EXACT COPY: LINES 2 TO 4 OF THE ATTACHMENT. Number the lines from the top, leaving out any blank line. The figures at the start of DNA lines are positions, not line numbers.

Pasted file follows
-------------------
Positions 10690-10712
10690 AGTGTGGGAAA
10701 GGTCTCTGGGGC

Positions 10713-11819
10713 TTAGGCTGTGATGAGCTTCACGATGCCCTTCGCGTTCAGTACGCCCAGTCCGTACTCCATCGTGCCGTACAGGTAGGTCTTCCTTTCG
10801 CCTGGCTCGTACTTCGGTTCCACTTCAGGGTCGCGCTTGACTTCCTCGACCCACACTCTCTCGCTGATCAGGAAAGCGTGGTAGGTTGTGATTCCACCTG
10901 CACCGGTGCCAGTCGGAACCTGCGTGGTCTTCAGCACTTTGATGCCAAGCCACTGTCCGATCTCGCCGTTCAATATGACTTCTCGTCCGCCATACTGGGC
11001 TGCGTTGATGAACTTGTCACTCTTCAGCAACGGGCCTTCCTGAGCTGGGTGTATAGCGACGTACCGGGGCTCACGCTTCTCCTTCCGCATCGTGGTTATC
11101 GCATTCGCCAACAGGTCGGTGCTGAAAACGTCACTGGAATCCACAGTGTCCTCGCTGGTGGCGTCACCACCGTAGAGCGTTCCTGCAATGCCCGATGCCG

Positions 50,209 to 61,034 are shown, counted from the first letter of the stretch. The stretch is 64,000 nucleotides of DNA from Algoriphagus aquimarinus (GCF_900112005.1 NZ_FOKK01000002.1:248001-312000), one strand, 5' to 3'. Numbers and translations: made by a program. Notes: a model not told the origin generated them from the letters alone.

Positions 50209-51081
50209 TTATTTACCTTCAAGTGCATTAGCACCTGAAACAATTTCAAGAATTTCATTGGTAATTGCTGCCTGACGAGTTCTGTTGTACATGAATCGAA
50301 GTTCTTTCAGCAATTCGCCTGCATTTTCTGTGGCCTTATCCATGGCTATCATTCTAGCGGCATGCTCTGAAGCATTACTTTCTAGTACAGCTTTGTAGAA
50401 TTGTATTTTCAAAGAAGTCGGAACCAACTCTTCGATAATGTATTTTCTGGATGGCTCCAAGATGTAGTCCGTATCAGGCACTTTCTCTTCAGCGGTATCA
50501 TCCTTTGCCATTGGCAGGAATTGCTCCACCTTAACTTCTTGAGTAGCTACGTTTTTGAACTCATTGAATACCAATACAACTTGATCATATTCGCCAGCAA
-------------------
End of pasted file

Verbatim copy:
10690 AGTGTGGGAAA
10701 GGTCTCTGGGGC

Positions 10713-11819